JOHN P. PRYOR, CAPT, USA

From USNA Virtual Memorial Hall

John Pryor '12

Date of birth: December 1889

Date of death: October 15, 1918

Age: 28

Naval Academy Register

John Porter Pryor was admitted to the Naval Academy from Texas on May 13, 1908 at age 17 years 5 months.

Lucky Bag

John Porter Pryor, "Jack," from Texas, is listed as "Unaccounted For."

Loss

John was lost on October 15, 1918 when he died of his wounds sustained while fighting on the Western Front in France.

He is buried in Arlington National Cemetery. His name is included on the killed in action panel in the front of Memorial Hall.

John also has a memorial in City Hall Park, El Paso, TX; it describes his loss as "died in service in France." His name is further inscribed at the St. Mary's by-the-Sea Episcopal Church, Pacific Grove, California.

Obituary

From the San Francisco Call on November 9, 1918 via Find A Grave:

CAPTAIN PRYOR WOUNDED BY HUN DIES

Captain John Porter Pryor, Jr., USA, died in France on October 14 of wounds received in action, according to word received in this city today.

Captain Pryor was the son of Lieutenant John P. Pryor, USN, formerly of Pacific Grove, now stationed at the naval training station at San Pedro. His brother, F.D. Pryor, is a commander in the navy, while another brother, Private Thomas Aubrey Pryor, is in an army training camp in San Antonio, Tex.

Captain Pryor was an honor graduate of the New Mexico Military Institute with the class of 1914. After services with the American troops on the Mexican border he was sent to France in June 1917 with the first contingent of United States soldiers. In the latter part of last year he was seriously gassed and spent six weeks in the hospital.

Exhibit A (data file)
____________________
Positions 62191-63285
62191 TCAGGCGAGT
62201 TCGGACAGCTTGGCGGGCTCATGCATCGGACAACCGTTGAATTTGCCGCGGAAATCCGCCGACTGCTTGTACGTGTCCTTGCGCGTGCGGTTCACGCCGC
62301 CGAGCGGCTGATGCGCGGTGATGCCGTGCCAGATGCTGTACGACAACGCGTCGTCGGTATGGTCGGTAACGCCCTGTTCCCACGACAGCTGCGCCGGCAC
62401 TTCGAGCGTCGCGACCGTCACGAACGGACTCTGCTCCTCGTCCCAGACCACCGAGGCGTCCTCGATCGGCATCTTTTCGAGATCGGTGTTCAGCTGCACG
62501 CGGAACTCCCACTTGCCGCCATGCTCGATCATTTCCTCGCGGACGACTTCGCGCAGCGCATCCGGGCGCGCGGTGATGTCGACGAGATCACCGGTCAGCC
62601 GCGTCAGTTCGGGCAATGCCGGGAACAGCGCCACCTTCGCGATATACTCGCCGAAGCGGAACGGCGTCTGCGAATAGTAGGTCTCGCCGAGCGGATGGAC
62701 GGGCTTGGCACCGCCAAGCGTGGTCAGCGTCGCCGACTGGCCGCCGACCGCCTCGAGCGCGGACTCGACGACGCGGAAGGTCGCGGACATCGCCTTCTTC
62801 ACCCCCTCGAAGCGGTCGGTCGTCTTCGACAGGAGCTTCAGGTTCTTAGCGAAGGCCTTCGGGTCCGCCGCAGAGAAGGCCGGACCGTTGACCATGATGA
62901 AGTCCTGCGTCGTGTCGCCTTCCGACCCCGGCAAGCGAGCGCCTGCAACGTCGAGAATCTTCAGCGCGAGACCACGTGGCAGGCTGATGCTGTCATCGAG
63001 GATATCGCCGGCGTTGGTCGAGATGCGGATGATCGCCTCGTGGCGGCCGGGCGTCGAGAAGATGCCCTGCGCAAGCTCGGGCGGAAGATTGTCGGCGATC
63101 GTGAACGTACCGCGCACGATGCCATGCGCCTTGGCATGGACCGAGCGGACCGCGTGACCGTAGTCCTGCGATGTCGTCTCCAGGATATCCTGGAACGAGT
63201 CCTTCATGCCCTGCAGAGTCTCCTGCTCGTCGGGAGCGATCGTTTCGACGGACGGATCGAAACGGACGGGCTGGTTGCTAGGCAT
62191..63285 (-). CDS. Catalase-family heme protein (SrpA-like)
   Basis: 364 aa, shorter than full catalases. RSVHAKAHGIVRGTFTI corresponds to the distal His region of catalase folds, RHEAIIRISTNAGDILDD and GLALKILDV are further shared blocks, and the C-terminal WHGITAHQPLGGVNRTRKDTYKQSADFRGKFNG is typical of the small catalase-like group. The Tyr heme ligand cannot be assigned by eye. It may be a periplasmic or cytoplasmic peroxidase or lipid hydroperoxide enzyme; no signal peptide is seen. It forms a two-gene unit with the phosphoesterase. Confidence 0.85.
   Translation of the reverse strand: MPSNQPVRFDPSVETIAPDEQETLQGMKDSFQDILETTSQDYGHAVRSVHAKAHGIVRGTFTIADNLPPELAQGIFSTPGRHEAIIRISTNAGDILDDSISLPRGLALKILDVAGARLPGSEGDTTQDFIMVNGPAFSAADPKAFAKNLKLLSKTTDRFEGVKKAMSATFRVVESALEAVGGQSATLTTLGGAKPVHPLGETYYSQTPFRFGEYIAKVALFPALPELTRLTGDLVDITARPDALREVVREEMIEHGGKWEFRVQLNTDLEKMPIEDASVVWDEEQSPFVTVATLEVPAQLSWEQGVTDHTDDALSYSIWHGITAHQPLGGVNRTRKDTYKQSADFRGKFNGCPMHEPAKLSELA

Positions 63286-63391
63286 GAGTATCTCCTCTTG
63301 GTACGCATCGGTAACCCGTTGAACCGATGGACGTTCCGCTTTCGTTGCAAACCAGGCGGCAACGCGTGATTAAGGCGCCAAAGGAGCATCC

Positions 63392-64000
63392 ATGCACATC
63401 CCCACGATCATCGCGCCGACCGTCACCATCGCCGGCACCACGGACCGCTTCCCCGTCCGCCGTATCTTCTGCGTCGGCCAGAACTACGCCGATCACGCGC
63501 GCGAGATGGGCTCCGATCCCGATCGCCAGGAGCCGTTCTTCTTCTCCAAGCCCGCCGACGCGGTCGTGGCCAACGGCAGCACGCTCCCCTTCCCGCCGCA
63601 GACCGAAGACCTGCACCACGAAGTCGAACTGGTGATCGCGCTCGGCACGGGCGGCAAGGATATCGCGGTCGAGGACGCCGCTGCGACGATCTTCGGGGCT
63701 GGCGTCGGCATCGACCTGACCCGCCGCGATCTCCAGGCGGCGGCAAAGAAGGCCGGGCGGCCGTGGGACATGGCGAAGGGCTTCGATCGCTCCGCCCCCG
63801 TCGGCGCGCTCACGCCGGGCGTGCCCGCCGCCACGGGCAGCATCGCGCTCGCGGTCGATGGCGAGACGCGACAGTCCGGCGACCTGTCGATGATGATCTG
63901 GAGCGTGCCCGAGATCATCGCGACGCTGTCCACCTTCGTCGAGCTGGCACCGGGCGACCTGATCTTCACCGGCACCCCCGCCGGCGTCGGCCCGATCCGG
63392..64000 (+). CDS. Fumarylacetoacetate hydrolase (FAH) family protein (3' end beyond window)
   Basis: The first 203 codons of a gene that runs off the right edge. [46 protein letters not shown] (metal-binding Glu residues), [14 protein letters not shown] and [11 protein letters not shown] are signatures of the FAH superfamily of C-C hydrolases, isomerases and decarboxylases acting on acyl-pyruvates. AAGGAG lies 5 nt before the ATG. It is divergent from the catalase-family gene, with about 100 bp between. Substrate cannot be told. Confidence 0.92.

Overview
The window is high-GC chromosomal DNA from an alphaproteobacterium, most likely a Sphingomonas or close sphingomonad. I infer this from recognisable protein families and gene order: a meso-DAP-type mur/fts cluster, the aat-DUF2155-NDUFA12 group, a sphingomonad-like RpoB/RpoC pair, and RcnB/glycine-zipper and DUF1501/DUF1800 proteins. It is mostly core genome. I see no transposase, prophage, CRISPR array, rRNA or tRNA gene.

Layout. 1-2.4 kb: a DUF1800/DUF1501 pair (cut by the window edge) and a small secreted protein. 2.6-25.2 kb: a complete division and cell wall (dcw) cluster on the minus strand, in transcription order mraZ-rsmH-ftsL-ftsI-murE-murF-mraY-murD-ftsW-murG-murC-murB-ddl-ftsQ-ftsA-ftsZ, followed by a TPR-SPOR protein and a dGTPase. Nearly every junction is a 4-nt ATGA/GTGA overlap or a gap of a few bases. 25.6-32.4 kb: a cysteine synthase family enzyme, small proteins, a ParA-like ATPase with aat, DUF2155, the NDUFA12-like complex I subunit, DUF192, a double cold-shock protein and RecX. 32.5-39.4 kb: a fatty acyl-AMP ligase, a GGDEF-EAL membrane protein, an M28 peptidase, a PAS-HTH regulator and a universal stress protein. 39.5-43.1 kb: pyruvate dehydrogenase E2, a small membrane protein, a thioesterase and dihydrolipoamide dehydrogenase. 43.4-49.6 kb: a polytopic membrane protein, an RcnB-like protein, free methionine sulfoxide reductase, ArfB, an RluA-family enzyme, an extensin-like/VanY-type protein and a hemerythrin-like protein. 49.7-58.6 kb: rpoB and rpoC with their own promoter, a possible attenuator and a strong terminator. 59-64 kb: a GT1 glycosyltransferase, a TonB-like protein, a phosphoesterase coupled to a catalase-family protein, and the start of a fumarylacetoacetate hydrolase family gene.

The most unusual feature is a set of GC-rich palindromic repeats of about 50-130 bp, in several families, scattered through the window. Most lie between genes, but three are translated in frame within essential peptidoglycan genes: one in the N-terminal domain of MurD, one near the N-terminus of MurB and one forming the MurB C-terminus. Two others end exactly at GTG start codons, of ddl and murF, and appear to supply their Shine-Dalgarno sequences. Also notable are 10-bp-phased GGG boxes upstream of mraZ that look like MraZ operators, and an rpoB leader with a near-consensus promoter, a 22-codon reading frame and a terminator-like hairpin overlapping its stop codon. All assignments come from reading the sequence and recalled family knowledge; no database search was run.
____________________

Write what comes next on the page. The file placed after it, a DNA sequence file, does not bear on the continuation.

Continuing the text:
Ordered to Berne
Following his return to duty he was ordered to Berne as assistant military attache. When his division commander heard of this order he protested, saying that "in this emergency he could not spare so efficient an officer as Captain Pryor." Pryor was then ordered to return to his company.

Captain Pryor was with the troops that struck the Germans at Montdidier on July 18 and that took Cantigny in twenty minutes, holding it against five counter assaults. Later he served in the first American army, which acting as an independent unit, wiped out the St. Michael salient in twenty-seven hours. He was continuously with this unit until he was disabled by wounds.

From the Los Angeles Times on November 10, 1918 via Find A Grave:

Interesting Career of Capt. John Porter Pryor, who died in France
Capt. John Porter Pryor, United States Army, who died of wounds in France, October 14—entered the United States Naval Academy at Annapolis in June of 1908, from Texas, and resigned in February, 1911. He was the honor graduate at the New Mexico Military Institute with the class of 1914.

In January, 1917, he was appointed second lieutenant, United States Army, having won his appointment by competitive examination, and after three months' duty at the officers' school, Leavenworth, Kan., he was assigned to duty with the Eighteenth United States Infantry at Fort Douglas, Ariz., and served on the border until June 1917. He then went to France as captain of a machine gun company with the first American troops who did duty at the front in France, and spent last Christmas in the trenches.